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How One Billionaire Makes Decisions

Innovation has one key thing in common with investing: the winners make smart, non-consensus bets.

Howard Marks is not as well known as Warren Buffet, but his memos are legendary on Wall Street for their clarity and wisdom.

They are great reads for anyone seeking an innovation edge.

Investing is principally about making better decisions than "the market." Mark's clearly, systematically rebuts — "being right with average consistency doesn't help" — groupthink in a most helpful way.

One of his best essays is titled "The Value of Predictions." Here is the critical passage:

Everyone's forecasts are, on average, consensus forecasts. If your prediction is consensus too, it won't produce above-average performance even if it’s right. Superior performance comes from accurate, nonconsensus forecasts. But because most forecasters aren't terrible, the actual results fall near the consensus most of the time -- and non-consensus forecasts are usually wrong. The payoff table in terms of performance looks like this:

Innovation has one key thing in common with investing: the winners make smart, non-consensus bets.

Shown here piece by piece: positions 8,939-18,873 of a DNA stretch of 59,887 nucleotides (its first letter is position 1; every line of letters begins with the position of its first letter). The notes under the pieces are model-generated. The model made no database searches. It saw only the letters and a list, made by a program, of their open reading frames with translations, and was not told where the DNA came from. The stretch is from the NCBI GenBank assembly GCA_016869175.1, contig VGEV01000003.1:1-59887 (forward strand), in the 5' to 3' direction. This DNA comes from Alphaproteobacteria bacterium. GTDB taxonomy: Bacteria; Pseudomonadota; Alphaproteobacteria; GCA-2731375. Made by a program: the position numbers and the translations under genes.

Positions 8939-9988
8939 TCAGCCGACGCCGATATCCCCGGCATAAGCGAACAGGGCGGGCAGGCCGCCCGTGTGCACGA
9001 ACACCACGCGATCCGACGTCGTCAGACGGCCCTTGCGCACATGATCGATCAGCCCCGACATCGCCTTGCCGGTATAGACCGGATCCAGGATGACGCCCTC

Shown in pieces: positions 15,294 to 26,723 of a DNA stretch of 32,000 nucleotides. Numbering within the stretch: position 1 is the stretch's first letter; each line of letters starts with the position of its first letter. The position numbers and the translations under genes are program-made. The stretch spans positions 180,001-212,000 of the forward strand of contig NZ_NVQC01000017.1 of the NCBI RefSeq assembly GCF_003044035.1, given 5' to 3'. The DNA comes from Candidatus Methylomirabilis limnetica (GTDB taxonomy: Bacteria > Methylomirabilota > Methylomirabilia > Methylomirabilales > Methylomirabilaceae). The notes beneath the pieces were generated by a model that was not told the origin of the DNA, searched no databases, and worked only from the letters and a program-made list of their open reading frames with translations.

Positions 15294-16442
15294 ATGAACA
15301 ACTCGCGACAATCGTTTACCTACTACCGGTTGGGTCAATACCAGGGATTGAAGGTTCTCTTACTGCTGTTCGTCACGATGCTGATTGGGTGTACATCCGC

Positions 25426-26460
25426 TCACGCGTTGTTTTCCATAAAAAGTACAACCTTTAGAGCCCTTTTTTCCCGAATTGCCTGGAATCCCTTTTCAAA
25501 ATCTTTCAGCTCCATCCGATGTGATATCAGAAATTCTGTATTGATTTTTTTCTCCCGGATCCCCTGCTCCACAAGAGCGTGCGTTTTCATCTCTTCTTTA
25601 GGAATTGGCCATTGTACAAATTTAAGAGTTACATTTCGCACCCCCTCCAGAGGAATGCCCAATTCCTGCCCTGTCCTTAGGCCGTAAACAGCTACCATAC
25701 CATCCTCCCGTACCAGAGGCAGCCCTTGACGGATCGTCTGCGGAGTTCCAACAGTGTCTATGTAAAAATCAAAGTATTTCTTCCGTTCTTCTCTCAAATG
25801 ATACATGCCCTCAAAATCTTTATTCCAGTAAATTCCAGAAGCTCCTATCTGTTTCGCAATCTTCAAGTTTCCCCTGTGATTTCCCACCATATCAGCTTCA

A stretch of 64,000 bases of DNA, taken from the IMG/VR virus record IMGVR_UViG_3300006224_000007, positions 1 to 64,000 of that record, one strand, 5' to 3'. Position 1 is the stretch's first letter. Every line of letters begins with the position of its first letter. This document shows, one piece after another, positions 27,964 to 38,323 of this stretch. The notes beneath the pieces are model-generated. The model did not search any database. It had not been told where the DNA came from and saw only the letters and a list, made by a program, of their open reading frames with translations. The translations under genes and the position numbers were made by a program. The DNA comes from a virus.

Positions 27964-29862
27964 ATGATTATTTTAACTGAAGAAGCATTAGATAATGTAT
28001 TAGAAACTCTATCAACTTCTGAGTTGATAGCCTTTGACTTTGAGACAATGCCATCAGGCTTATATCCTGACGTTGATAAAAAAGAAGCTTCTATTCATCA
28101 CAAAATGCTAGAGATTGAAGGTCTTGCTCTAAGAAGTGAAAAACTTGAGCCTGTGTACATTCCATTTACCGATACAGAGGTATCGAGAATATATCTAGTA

Non-consensus bets can take various forms.

For example, Zoom recently went public at a $16 billion valuation. Zoom doesn't do anything new or revolutionary. There are hundreds of companies that provide video conferencing.

However, Zoom's investors made a non-consensus bet that it would be different — and more valuable — than the incumbents in an already saturated market.

Other non-consensus bets are perceptually riskier.

To invest in SpaceX in 2002, an investor would have had to believe that space exploration would become a private-sector activity. Since most investors would have looked at the government-led history of space exploration, betting on SpaceX was very much non-consensus.

Because investing in SpaceX was non-consensus, and right, early investors in the company have generated enormous returns.

If Marks' framework leads to better decision-making, why don't more people use it?

Most people anchor their thinking to those around them.

Non-consensus thinkers, by definition, disagree with most people most of the time. That doesn't make you the most popular person at a party — and, worse, it creates the condition where you would rather be popular than right.

So remember the great philosopher, Groucho Marx, who said: "I wouldn't join any club that would have me as a member."

In short, developing a non-consensus perspective is socially and mentally challenging.

That's why it is so valuable.